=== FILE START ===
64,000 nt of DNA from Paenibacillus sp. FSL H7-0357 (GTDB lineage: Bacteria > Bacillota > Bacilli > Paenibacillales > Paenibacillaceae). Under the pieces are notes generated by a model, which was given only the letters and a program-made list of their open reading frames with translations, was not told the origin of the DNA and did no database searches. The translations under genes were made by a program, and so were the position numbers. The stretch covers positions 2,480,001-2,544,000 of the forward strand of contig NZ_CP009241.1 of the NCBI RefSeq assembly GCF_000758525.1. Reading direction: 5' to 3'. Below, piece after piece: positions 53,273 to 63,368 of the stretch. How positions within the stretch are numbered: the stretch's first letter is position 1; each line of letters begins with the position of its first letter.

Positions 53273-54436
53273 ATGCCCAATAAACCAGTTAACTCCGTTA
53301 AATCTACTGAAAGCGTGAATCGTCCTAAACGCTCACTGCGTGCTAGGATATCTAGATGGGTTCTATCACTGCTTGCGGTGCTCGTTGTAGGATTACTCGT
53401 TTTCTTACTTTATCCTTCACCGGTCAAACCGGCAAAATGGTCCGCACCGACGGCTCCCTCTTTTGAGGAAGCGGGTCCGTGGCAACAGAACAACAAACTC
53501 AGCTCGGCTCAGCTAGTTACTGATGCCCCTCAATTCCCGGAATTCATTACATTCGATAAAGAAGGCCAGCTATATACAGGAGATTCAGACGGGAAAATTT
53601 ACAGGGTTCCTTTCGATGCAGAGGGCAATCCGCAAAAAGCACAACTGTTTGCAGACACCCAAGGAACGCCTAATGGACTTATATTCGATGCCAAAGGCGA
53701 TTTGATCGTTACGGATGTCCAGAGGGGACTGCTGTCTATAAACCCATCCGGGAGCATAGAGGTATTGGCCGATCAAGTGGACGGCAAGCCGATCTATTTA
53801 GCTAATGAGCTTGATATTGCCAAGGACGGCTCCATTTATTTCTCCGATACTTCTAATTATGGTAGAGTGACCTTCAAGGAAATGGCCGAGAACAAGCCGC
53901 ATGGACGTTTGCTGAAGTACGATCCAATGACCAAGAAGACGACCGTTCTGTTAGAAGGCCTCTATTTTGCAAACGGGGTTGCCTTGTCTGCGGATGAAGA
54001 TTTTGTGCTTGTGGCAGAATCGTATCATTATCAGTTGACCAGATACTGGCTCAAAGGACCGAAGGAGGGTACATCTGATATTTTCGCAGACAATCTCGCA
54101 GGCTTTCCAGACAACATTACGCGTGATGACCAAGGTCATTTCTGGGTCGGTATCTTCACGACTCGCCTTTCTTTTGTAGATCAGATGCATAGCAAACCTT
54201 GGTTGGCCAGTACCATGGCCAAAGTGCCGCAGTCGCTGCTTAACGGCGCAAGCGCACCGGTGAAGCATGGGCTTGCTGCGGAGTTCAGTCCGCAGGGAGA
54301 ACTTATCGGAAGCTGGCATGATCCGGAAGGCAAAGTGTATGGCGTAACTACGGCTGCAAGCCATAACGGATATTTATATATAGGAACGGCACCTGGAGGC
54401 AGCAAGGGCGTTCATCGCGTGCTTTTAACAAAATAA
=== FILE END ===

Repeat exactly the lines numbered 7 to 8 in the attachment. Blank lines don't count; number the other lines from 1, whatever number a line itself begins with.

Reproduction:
53601 ACAGGGTTCCTTTCGATGCAGAGGGCAATCCGCAAAAAGCACAACTGTTTGCAGACACCCAAGGAACGCCTAATGGACTTATATTCGATGCCAAAGGCGA
53701 TTTGATCGTTACGGATGTCCAGAGGGGACTGCTGTCTATAAACCCATCCGGGAGCATAGAGGTATTGGCCGATCAAGTGGACGGCAAGCCGATCTATTTA